3. Self-medication: Taking leftover antibiotics or sharing them with others without consulting a doctor can lead to incomplete or improper treatment. This can contribute to the development of resistant strains of bacteria.

4. Incorrect dosage or duration: Not following the prescribed dosage or stopping treatment early can create an environment where bacteria are exposed to the antibiotic but not killed completely. This can encourage the development of resistance.

5. Use in agriculture: The use of antibiotics in agriculture, particularly in livestock for growth promotion and disease prevention, can contribute to the spread of resistant bacteria. People may be exposed to these resistant strains through the food chain.

6. Lack of access to clean water and sanitation: Improper sanitation and hygiene practices can lead to the spread of infections. In regions with limited access to clean water and proper sanitation, the need for antimicrobials may be higher, contributing to resistance.

7. Global travel and trade: Resistant bacteria can spread across borders through international travel and trade. This makes AMR a global concern that requires coordinated efforts to address.

8. Poor practices of infection prevention and control: In healthcare settings, poor practices of infection prevention and control can lead to the spread of infections, increasing the demand for antibiotics. This overuse can contribute to resistance.

9. Lack of new antibiotics: The development of new antibiotics has not kept pace with the emergence of resistant strains. The lack of innovation in antibiotic research limits the options available for treatment.

Also read: Study finds prevalence of antibiotic resistance in rural Karnataka

Prevention of AMR in Humans?

Prevention of AMR in humans requires a coordinated effort to address the various factors contributing to its emergence and spread. Some strategies that can be implemented include:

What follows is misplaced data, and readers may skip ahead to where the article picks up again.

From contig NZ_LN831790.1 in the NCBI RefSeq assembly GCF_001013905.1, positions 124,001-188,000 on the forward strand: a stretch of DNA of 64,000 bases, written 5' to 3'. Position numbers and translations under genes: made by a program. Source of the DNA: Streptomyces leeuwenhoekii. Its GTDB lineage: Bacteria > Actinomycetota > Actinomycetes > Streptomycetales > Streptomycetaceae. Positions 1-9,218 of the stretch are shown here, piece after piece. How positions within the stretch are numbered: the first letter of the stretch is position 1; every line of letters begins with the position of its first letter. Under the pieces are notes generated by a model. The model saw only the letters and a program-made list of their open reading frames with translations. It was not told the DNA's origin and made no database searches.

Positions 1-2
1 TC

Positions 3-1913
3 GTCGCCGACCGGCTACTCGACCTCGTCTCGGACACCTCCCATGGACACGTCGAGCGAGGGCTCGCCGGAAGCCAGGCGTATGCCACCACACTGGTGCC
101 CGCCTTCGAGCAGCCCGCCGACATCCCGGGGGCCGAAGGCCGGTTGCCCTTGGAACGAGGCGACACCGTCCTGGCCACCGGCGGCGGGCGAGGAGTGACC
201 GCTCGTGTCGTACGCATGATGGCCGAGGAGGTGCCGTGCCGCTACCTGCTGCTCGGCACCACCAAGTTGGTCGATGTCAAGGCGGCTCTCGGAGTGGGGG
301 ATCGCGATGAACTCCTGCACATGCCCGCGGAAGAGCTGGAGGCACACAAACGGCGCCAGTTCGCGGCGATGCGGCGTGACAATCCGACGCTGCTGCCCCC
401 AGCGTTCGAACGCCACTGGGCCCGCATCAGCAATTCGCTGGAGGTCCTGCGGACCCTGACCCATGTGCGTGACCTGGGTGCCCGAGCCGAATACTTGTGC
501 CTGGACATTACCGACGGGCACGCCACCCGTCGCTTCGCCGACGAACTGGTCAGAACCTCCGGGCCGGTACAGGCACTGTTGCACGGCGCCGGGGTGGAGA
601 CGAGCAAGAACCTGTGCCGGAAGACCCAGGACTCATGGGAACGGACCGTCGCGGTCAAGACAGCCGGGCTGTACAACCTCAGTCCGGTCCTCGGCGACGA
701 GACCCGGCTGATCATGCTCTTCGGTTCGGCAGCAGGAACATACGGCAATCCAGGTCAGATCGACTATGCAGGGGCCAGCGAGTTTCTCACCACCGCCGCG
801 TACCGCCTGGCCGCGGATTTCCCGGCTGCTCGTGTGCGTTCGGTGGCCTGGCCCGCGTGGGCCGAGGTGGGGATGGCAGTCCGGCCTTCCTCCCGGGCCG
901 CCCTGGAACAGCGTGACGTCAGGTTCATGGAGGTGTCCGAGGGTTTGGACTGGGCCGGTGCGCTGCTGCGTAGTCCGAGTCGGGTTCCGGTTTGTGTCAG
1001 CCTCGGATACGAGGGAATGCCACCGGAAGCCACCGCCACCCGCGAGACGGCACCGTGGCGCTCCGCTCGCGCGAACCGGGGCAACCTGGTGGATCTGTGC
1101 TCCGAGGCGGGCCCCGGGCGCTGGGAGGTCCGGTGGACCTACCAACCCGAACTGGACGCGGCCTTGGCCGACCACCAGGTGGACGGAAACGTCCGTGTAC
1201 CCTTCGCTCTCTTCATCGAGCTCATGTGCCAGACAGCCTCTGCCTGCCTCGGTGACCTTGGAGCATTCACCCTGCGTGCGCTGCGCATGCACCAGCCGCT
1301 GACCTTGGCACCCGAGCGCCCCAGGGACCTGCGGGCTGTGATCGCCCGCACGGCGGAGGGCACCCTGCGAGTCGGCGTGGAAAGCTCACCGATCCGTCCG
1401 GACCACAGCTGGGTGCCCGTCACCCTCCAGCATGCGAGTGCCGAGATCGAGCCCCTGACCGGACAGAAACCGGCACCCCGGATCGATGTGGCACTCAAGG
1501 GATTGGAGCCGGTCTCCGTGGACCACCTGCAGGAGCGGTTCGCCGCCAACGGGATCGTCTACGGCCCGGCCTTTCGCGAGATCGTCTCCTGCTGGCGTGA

1. Infection prevention and control: Implementing adequate measures to reduce the spread of pathogens within healthcare facilities, such as hand hygiene, proper sanitation, and use of personal protective equipment.

2. Appropriate use of antimicrobials: Ensuring the judicious use of antimicrobials to prevent overuse and misuse, which could contribute to the development of AMR.

3. Universal access to quality diagnosis and treatment: Ensuring that patients have access to accurate diagnosis and appropriate treatment for infections, which can help reduce the unnecessary use of antimicrobials.

4. Strategic information and innovation: Utilising data and innovative approaches to address AMR, such as surveillance systems to monitor resistance patterns and promote research and development of new antimicrobial agents.

5. Global collaboration and awareness: Engaging in global initiatives and awareness campaigns, such as World Antimicrobial Awareness Week, to promote collaborative action and raise awareness about the impact of AMR.

6. Promote responsible animal husbandry: Limit the use of antibiotics in agriculture, especially for growth promotion, and follow responsible practices in animal husbandry.

7. Educate the public: Raise awareness about the consequences of AMR and the importance of responsible antibiotic use. Encourage community engagement in preventing the spread of infections.

8. Preserve the efficacy of existing antibiotics: Reserve certain antibiotics for specific situations to prevent widespread resistance. Avoid unnecessary use of broad-spectrum antibiotics when a narrower-spectrum option is effective.

Also read: New class of antibiotics developed to fight drug-resistant bacteria